Nutritional assessment, apart from identifying what is essential as a good diet, can also be used in calculating individual needs. An example of this is the amounts of specific nutrients required by an individual; like for instance, the measurement of nitrogen balance. This is a very complex calculation, which is analyzed during the construction of the food tables and the sorting out of the nutritional status of an individual. During this specific calculation and research, different aspects must be taken into consideration.
There is first of all the range of foods covered by the tables. The food tables do not cover everything and involve some substitutes outside of its list. These alternatives have to be assessed and judged in order to evaluate whether it provides what is needed or not. One example is the kiwi fruit, which was not listed before. It has only previously joined the list as it is more common now.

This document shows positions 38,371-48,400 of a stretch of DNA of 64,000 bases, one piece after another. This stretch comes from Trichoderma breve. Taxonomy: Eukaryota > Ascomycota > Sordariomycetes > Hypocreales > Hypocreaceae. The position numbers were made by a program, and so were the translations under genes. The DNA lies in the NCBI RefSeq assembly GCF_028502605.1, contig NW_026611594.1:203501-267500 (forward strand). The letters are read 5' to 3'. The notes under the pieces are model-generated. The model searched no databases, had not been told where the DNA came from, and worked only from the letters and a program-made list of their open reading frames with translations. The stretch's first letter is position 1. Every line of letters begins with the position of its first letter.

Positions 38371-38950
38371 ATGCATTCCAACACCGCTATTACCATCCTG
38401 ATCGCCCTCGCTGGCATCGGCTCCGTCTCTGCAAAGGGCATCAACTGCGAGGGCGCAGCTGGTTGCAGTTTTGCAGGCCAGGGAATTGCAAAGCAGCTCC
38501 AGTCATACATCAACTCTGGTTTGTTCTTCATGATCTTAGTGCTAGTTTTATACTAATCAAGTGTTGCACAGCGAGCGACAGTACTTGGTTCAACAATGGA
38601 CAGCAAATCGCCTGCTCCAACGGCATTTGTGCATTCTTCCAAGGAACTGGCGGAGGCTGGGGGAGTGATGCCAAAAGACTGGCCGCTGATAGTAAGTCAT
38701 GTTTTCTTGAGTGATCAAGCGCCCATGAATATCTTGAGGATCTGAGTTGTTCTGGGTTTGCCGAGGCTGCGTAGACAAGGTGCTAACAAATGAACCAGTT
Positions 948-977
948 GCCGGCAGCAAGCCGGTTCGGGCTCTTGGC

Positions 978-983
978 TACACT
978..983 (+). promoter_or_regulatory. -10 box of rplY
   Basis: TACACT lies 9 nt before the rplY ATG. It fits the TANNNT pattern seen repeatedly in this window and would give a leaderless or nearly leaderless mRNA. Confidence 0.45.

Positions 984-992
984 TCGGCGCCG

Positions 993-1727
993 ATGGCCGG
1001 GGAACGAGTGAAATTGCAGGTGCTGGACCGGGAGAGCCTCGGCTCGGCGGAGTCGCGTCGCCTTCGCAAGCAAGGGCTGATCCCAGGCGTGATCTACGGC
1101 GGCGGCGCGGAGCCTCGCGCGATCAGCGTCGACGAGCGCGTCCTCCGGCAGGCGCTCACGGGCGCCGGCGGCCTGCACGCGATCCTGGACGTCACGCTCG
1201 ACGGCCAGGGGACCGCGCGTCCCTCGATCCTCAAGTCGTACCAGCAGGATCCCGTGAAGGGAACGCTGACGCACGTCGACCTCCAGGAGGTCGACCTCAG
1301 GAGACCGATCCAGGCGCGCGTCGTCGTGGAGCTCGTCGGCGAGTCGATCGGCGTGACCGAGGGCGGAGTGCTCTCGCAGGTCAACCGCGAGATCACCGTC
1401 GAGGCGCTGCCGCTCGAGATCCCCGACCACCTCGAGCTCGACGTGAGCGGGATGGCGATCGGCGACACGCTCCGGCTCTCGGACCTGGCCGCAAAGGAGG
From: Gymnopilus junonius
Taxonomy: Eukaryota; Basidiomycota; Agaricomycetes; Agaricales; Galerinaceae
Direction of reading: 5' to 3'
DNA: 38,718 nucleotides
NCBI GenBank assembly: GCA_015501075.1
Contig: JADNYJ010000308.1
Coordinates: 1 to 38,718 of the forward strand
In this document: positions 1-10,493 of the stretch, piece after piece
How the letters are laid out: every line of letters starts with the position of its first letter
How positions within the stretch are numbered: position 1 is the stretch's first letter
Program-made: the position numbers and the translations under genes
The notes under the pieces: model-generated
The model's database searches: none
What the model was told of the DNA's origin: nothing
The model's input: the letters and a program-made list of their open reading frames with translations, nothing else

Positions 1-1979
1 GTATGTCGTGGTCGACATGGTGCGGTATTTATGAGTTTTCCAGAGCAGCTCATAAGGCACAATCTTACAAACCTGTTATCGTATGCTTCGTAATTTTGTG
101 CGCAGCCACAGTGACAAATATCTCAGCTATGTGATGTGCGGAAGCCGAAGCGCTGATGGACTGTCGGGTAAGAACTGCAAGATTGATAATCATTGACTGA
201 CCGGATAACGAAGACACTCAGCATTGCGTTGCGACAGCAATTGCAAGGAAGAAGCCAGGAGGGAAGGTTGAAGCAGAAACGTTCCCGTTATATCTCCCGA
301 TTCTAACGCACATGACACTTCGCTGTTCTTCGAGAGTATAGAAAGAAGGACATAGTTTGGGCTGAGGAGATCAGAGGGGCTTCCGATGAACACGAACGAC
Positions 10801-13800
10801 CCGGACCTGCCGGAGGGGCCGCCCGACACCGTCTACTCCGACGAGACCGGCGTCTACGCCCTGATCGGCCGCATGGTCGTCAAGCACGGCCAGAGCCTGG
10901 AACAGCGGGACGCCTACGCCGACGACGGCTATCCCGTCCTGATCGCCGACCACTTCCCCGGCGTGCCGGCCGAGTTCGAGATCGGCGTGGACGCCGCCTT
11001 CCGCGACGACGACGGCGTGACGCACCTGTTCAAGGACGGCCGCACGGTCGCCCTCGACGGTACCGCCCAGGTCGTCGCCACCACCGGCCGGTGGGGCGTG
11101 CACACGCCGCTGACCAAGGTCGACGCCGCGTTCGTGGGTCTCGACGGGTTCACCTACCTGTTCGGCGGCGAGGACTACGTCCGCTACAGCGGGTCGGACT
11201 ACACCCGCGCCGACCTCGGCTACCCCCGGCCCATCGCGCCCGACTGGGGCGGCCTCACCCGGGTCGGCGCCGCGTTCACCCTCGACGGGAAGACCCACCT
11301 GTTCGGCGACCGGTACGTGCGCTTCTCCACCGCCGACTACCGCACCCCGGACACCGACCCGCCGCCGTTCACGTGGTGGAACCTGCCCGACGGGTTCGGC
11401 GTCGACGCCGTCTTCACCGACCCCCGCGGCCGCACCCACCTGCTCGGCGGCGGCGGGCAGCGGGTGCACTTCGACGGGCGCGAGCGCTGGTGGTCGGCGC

The second point to be considered is the recipe variations. What I mean is that a particular and precise recipe cannot be obtained every time. Someone can cook the same meal over and over again but the taste varies as sometimes there is less or more of some ingredients involved in the cooking. The range, the ratio, the consistency differs every time and there always is that persisting slight variation.
My third point is the biological variation. An example can be an apple; the amount of vitamin C varies according to the different varieties. Another example is meat; the quantity of fat varies due to the region and manner the cattle are bred. Food tables in the end offer just an average and thus cannot be considered for all cases.
My final point is the method and duration of storage. The nutrient content of foods change...